Jochem’s Shoji (Japanese sliding doors)
By Jochem from Germany
Added on April 11, 2013
While searching for a curtain or door for our bedroom walk-in closet we concluded that a Japanese sliding door, called a Shoji would be the best solution. I began drawing the first plans with Sketchup in October 2011. Since I travel a lot and could only work on the project on the weekends, it took about a year to complete.
So what is a Shoji and how is it constructed? A Shoji is the Japanese word for a paper wall or door. In many cases it consists of 4 doors that slide in a bottom rail at the floor, and a top rail. Above the top rail a non-movable blending completes the project.
Each of the doors is constructed of an inner grid of pine strings (10 x 20 mm or about 1/2″ x 1″) which are connected to each other by a half lap. 3 strings vertically and 6 strings horizontally. The grid is surrounded by a frame of bigger strings (20 x 26 mm or about 1 x 1 1/2″). The joints for the frame are mortise and tenon joints and so are the connections between the inner grid and the outer frame. Each string had to be planed by hand on all four sides and therefore needed no finish. The upper blind was constructed the same way only the grid is smaller.
The challenge with the doors and the blind is that your work has to be extremely precise because it’s a geometrical form. So exact 90° angles, exact height and width of the grids and the frames.
The bottom rail is constructed of two 20 x 60 mm (about 1″ x 3″) beams, connected horizontally by a half lap as one wasn’t long enough. The bottom rail was constructed the same way with two 60 x 60 mm (about 3″ x 3″) beams. The sliding rails were the only parts I didn’t do by hand but with a router. Planing the beams was hand work again.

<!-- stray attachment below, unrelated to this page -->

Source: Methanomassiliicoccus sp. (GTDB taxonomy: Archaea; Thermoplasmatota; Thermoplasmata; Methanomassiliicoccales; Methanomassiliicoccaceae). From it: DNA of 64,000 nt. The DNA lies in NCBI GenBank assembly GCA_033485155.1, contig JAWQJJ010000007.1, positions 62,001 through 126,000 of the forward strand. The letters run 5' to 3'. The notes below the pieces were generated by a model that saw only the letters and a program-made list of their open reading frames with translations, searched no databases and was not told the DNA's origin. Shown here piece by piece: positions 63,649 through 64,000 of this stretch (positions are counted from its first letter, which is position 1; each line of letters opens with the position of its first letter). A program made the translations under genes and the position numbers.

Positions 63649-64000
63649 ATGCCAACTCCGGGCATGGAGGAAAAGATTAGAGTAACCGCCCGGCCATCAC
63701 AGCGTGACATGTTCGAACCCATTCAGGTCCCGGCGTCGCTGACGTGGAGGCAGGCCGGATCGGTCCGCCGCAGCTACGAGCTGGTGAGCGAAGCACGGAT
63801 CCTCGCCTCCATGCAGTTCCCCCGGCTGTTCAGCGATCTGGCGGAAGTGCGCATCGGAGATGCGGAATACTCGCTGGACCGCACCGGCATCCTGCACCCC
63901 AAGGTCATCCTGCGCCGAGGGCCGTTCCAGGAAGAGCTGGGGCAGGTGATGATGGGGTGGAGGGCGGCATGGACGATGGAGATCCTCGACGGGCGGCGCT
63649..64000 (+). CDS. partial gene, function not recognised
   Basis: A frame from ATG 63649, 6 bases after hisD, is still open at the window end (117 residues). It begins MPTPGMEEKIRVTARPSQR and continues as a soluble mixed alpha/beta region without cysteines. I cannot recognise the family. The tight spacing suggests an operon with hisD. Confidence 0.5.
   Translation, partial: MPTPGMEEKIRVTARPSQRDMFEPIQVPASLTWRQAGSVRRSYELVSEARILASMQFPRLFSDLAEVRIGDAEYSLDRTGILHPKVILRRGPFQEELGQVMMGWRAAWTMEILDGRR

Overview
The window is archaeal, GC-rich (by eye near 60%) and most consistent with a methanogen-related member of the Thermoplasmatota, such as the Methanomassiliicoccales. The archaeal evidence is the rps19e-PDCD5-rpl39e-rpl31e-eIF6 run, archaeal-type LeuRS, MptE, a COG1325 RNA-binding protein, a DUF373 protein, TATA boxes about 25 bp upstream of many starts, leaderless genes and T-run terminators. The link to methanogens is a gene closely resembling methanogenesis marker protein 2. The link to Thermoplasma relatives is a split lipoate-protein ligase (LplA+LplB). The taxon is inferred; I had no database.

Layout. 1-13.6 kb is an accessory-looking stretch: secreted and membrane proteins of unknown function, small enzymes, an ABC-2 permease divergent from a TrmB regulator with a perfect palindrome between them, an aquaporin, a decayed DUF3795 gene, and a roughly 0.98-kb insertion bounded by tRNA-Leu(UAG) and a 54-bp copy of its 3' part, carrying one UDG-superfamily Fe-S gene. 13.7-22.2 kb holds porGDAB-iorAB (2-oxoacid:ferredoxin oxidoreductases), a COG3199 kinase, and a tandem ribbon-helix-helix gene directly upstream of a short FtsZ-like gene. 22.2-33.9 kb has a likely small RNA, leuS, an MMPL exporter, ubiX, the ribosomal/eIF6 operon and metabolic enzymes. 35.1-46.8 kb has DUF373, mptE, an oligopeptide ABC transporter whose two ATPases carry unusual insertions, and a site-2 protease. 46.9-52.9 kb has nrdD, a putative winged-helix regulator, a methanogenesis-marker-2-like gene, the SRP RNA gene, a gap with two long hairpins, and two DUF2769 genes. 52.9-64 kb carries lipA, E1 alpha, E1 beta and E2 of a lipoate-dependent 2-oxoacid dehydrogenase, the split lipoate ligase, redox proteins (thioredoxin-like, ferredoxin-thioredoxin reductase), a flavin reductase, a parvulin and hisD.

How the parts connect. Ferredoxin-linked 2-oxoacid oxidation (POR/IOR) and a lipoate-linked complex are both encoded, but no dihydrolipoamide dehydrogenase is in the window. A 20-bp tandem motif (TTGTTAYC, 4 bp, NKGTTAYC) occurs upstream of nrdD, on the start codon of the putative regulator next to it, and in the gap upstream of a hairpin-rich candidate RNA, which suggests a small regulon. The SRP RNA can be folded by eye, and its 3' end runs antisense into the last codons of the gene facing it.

Another challenge I was confronted with was how to manage the doors to slide effortlessly and smoothly in the bottom rail. The traditional way is to notch a part of the frame so that it fits into the rail. For me that seemed to have too much friction, so I tried some polished wooden balls of beech. To my surprise the friction was similar as with the notch. So I constructed metal rollers made of aluminum brackets and ball bearings usually used with roller skates. This worked extremely well. As the guidance at the upper rail doesn’t carry any weight, friction here is no matter and the notch does well.
Last challenge was that the doors had to slide parallel behind each other when opening and closing, so the rails had to be routed with high precision as well.
What worked with nearly no effort was gluing the Shoji paper to the back of the doors. The process consists of three steps. First fixing the paper at one end of the door with some tape, than applying the rice glue (it’s actually made from rice) to the grid strings and the frame. Next was covering the glued door with the paper and waiting until the glue was nearly dry. And last was to cut the overlaying paper away with a sharp knife and sprinkle the paper with water. When everything dries the paper has the right tension.
The tools I used where of very different quality. Best of all was my Kataba, a Japanese pull saw with a very thin blade. In conjunction with the suitable saw guide, I was able to produce very precise cuts which was especially helpful for the half laps of the grids and for the tenons of the frames. The chisels worked fine as well including sharpening.
The plane, one of the new Stanley’s, was really crappy. Although it has some adjusting wheels (!) to adjust the blade, I’ve never been able to get it to work with these. Eventually I adjusted the metal plane like a wooden plane with a metal hammer (ouch!). But never try this at home, it might damage the sole of the plane. From time to time I have to smooth the sole with a file. My next plane will be a wooden Japanese one (which has to be pulled and not pushed like normal).
Despite the different challenges I had to master, this project was fun and I’m really proud that I can present the results to you.